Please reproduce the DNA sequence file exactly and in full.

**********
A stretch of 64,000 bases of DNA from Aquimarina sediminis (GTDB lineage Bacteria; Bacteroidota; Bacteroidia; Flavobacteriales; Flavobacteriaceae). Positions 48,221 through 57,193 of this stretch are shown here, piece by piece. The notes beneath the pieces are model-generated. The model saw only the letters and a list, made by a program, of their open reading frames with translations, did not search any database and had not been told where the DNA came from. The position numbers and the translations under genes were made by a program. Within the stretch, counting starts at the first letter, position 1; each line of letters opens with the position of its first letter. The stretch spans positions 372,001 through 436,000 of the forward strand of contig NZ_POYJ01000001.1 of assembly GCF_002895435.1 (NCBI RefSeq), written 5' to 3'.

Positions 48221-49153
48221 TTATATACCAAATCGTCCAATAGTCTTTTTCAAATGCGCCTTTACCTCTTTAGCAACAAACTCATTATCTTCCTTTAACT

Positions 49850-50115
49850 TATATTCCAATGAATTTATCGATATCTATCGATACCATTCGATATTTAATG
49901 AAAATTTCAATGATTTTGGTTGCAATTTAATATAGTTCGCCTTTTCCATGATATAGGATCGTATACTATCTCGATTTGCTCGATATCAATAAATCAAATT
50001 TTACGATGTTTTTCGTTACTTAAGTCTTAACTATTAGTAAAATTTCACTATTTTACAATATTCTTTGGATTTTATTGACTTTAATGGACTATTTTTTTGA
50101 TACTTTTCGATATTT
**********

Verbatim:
A stretch of 64,000 bases of DNA from Aquimarina sediminis (GTDB lineage Bacteria; Bacteroidota; Bacteroidia; Flavobacteriales; Flavobacteriaceae). Positions 48,221 through 57,193 of this stretch are shown here, piece by piece. The notes beneath the pieces are model-generated. The model saw only the letters and a list, made by a program, of their open reading frames with translations, did not search any database and had not been told where the DNA came from. The position numbers and the translations under genes were made by a program. Within the stretch, counting starts at the first letter, position 1; each line of letters opens with the position of its first letter. The stretch spans positions 372,001 through 436,000 of the forward strand of contig NZ_POYJ01000001.1 of assembly GCF_002895435.1 (NCBI RefSeq), written 5' to 3'.

Positions 48221-49153
48221 TTATATACCAAATCGTCCAATAGTCTTTTTCAAATGCGCCTTTACCTCTTTAGCAACAAACTCATTATCTTCCTTTAACT

Positions 49850-50115
49850 TATATTCCAATGAATTTATCGATATCTATCGATACCATTCGATATTTAATG
49901 AAAATTTCAATGATTTTGGTTGCAATTTAATATAGTTCGCCTTTTCCATGATATAGGATCGTATACTATCTCGATTTGCTCGATATCAATAAATCAAATT
50001 TTACGATGTTTTTCGTTACTTAAGTCTTAACTATTAGTAAAATTTCACTATTTTACAATATTCTTTGGATTTTATTGACTTTAATGGACTATTTTTTTGA
50101 TACTTTTCGATATTT